CollegeAD Conversation: College Football Playoff COO Andrea Williams

August 26th, 2019 | by CollegeAD
CollegeAD Conversation: College Football Playoff COO Andrea Williams

college football playoff

“The College Football Playoff is just an incredible organization and I’m so humbled to be part of it. We have a tremendous staff back in Dallas. It’s a great environment and a great place to work.”

Andrea Williams has been at her post for just over a year now, serving as the Chief Operating Officer of College Football Playoff. It’s a role she’s dreamed of filling for years and one that keeps her busy.

“My role is certainly to be a support system for our staff because we are so lean and mean. There are a number of responsibilities that we have beyond the championship game. But essentially, it’s managing the relationship we have with our new year six bowls,” she said.

Williams and her staff of 19, plus 6 soon-to-be-added interns, manage the relationships of bowl partners year-round.

college football playoff“This year with the Peach and Fiesta Bowl serving as semi-final playoff hosts. Our championship bowl just happens to be in the same place as our Sugar Bowl family, so it’s going to be a great year.”

They also work with non-university partners, like ESPN, to make sure all needs are being met and experiences are top-notch.

“We have a great relationship with ESPN and they do a great job with all of our bowls and not just in-game presentation but in terms of managing those relationships.”

Williams came to the CFP from the Big Sky Conference, where she had been the league’s commissioner for two years. She replaced Michael Kelly, the CFP’s first chief operating officer, who left to be athletics director at the University of South Florida.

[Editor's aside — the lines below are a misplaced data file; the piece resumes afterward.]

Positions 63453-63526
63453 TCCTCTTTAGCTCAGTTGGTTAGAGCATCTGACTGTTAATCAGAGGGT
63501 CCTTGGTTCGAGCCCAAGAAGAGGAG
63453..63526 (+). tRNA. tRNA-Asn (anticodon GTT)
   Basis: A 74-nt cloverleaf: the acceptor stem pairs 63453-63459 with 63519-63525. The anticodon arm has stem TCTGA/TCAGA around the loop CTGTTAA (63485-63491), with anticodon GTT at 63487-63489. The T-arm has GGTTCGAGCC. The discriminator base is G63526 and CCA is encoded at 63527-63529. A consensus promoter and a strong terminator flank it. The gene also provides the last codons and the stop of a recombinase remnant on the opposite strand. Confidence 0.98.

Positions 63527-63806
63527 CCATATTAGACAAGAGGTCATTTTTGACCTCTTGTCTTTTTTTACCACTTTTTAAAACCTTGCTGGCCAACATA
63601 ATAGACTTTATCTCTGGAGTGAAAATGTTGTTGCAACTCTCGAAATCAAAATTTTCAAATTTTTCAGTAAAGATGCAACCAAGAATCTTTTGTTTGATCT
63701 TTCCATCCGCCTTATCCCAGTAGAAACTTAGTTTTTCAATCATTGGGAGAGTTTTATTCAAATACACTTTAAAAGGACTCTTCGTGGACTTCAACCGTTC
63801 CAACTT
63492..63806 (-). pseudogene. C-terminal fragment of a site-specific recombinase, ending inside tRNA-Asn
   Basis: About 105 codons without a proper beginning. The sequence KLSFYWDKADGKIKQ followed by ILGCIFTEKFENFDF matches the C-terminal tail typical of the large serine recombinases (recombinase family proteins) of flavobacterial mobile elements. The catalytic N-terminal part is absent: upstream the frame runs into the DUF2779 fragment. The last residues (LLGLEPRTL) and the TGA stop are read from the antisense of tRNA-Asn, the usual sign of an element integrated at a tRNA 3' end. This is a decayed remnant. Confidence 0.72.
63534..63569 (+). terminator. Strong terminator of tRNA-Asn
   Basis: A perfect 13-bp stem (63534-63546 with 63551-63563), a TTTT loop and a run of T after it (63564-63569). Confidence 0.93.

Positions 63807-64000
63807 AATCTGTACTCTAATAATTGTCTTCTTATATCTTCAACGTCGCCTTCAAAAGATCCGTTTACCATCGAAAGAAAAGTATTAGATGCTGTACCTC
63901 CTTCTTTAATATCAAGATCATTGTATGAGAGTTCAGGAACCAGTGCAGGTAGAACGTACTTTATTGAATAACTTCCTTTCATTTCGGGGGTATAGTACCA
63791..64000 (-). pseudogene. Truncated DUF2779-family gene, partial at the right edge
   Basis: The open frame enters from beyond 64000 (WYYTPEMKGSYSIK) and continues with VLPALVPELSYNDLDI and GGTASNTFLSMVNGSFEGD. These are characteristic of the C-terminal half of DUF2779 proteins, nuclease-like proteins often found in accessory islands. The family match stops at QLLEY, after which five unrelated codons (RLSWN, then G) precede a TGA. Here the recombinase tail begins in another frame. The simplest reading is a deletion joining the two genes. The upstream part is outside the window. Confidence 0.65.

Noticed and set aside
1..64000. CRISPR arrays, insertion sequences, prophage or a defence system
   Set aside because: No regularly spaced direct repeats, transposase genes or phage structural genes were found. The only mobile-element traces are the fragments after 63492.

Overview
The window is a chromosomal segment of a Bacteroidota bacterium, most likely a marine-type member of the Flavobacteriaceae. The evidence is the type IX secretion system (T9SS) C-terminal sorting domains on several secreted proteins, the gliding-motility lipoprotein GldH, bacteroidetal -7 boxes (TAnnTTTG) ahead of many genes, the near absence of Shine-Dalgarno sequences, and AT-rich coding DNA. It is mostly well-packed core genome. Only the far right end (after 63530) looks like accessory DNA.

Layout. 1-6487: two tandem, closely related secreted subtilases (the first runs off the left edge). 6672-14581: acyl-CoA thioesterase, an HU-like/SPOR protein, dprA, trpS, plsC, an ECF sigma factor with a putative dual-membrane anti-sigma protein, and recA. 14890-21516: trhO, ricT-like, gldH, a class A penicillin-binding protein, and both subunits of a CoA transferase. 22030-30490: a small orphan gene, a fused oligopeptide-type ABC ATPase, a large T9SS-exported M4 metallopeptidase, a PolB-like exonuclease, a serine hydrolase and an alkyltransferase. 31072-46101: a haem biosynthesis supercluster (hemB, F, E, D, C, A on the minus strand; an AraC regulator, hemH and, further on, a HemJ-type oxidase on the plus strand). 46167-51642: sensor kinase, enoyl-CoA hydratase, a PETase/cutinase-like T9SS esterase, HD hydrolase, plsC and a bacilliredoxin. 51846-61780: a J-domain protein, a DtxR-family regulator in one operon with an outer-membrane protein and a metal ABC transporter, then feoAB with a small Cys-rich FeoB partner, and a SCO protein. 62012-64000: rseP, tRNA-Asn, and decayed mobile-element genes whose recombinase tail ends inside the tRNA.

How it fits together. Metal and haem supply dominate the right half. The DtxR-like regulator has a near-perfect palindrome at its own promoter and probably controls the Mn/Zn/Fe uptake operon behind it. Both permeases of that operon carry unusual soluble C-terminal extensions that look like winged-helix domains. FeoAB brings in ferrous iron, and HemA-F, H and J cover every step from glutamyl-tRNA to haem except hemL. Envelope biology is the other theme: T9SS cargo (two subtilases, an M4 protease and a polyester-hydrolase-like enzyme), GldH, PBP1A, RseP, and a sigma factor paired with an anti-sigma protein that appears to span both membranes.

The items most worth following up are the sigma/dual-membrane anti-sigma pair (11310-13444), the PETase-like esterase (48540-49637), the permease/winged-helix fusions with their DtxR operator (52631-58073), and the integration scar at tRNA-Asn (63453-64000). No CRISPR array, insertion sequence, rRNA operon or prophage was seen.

“I was really fortunate,” Williams tells CollegeAD. “I tell people all the time I was living my best life at the Big Sky Conference and living in the great state of Utah. It was all about the experience and the people I got to work with, it was truly special.”

She had been a member of the CFP’s advisory committee and stadium operations team and kept close tabs on her “dream job.”

“When the CFP moved from the BCS era I knew I wanted to be a part of it. Not only for the coaches and players but also for the fans and sponsors. That dates back to 2013, I knew that was my dream job. I knew if the opportunity were to ever present itself, which it did, I would be a part of it.”

Williams and her team oversee the revenue created by CFP, which is generated in two ways.

“There are a number of variations. We have the college football playoff side, which is made up and managed by our ten FBS conferences as well as Notre Dame. But then we also have our College Football Playoff Foundation as well. It a pretty unique experience to where certainly there is revenue raised from the College Football Playoff that goes back to each of those respective conferences in addition to funding that also supports the foundation.”

The College Football Playoff Foundation is the philanthropic arm of the College Football Playoff. The purpose of the CFP Foundation lies in supporting early childhood through secondary education across the country. college football playoff

“They can use those funds specifically to help with teachers or schools in their local community, and we’ve seen so many wonderful projects that have come from that. From the Big 12 creating a library/media room at a local school in Dallas to the Big 10 creating an auxiliary space for a school in Chicago. It’s wonderful to see the funding find its way into the communities.”

The CFP Foundation is already on the ground in New Orleans, where the Championship will be held in 2020, to evaluate the needs of teachers in the districts. Now, as far as the championship itself, Williams says a 4-team playoff model is working, but things can evolve.

“Unfortunately, I don’t have any breaking news on expansion. What I can tell you is that our 4-team format has been successful. What we have seen is that it has given strength and support to the regular season identifying a true national champion. We are still very young and trying to figure out the direction of where we are taking our game. It’s a pretty special time to be a part of the college football playoff and watching it evolve.”

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